SMRT to move to asset-light model, says report

SMRT trains seen moving along Ang Mo Kio Ave 1 in January 2015. PHOTO: ST FILE
Passengers seen alighting at Braddell Station in December 2011.
A SMRT employee working on the track replacement exercise on the North-South Line carried out by rail operator in late April 2013. PHOTO: ST FILE
(From left) SMRT Trains Managing Director Lee Ling Wee, President and Group CEO Desmond Kuek and Group Chief Financial Officer Manfred Seah addressing the press conference on LTA taking over its assets. ST PHOTO: DESMOND WEE

SINGAPORE (BLOOMBERG) - Singapore will propose moving SMRT Corp towards an asset-light business strategy, people with knowledge of the matter said.

The Government plans to announce a new structure for the Singapore rail system as soon as Friday (July 15), according to the people, who asked not to be identified as the information is private.

SMRT called for a trading halt around noon on Friday pending an announcement. "We will share further details via appropriate channels later today," Mr Patrick Nathan, SMRT's vice-president of corporate information and communications, said in an e-mailed statement.

The new model will allow SMRT to focus on operating and maintaining subway trains, one of the people said.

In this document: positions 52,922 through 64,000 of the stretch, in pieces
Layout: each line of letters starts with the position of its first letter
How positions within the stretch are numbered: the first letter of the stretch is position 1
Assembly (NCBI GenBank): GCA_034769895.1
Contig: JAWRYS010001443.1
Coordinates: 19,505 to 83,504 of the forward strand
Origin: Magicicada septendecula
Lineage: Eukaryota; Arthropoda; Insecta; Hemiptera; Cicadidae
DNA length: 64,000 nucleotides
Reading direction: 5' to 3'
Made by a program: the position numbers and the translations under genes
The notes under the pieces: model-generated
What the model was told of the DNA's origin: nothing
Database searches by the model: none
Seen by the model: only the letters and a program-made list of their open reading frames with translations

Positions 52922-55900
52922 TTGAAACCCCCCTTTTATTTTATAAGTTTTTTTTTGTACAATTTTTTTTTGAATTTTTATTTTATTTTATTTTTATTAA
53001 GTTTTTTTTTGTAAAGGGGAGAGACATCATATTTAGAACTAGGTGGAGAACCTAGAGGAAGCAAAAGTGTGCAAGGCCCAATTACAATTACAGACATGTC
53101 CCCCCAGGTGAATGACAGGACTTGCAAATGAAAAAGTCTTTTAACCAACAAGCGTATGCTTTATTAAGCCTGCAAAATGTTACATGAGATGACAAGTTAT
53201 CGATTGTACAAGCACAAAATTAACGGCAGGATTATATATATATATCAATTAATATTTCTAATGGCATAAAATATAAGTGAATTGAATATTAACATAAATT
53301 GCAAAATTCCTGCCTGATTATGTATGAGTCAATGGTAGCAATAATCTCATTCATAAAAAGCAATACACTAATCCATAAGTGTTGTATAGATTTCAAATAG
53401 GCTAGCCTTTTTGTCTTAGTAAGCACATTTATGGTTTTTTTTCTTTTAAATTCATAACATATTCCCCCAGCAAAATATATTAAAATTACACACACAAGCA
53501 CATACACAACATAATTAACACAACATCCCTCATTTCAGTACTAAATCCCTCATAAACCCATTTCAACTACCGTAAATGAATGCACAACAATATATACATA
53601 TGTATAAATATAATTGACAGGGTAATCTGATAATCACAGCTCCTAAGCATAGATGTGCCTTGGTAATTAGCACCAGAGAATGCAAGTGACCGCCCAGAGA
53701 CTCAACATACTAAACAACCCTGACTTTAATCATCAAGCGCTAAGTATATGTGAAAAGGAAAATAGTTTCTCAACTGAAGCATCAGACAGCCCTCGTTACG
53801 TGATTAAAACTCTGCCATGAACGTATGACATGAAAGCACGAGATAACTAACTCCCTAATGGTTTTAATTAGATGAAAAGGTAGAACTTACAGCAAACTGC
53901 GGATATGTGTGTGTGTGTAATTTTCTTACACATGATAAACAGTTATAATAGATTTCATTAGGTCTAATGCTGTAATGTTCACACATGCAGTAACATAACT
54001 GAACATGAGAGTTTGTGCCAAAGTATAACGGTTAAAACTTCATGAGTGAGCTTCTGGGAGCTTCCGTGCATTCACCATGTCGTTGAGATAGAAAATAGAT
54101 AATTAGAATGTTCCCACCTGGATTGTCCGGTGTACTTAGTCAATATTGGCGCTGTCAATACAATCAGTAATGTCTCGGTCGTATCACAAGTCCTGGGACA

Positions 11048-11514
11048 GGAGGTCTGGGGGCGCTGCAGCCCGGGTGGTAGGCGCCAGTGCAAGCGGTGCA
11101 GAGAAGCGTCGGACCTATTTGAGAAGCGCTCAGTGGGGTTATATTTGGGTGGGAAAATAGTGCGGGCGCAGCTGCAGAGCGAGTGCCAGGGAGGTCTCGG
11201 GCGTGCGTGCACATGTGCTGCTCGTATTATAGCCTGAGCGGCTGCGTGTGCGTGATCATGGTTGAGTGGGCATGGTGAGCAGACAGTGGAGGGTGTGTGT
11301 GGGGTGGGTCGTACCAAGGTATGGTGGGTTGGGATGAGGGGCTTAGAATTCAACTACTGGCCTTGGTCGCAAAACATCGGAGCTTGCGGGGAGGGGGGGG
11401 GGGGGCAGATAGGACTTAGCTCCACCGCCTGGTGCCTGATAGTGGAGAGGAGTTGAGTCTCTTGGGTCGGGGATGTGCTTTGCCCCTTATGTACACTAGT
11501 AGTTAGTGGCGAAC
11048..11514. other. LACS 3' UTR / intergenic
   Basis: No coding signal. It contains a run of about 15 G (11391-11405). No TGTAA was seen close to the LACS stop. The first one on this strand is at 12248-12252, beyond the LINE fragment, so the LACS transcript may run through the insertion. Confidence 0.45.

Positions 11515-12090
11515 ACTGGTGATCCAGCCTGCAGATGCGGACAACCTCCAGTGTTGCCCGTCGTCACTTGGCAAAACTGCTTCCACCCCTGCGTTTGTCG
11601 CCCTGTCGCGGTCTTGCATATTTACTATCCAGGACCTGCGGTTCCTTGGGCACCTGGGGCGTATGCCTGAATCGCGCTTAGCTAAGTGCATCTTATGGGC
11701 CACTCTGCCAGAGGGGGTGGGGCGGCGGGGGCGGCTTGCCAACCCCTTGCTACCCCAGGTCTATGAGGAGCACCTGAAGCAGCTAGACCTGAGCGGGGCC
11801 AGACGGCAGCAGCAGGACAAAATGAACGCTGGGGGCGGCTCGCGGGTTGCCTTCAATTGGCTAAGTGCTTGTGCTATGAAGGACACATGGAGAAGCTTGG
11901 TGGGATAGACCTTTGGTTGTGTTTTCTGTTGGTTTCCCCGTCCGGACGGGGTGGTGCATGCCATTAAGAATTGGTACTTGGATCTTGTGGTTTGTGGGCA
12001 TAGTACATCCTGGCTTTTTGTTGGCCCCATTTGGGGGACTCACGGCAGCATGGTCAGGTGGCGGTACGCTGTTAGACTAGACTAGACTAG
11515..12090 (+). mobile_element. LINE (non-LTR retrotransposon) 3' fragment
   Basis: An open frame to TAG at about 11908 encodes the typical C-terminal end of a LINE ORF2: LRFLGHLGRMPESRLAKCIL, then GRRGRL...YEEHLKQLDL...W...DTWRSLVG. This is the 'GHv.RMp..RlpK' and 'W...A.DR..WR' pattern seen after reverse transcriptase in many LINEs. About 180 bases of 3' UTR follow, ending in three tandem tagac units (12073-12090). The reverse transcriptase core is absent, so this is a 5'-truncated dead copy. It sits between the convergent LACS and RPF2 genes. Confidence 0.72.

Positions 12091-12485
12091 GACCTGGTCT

Singapore has been studying options including having SMRT sell its trains to the Government, people with knowledge of the matter said in December.

SMRT, which has a market value of S$2.4 billion, has faced public criticism for service disruptions in the past four years even as it expanded its network. Transport Minister Khaw Boon Wan appointed an engineering specialist last October to advise on rail transformation and said the Government was discussing changes in the industry structure to bring about "better alignment of incentives".

Any sale of SMRT's trains would follow a similar restructuring announced for the Singapore's public bus system in 2014.

Singapore will own all bus infrastructure, such as depots and vehicles, while bus operators will bid for the right to run services on routes laid out by the Land Transport Authority.

Representatives for Singapore's Land Transport Authority did not immediately answer phone calls and e-mails seeking comment.

A spokeswoman for Singapore's Ministry of Transport said she could not immediately comment.

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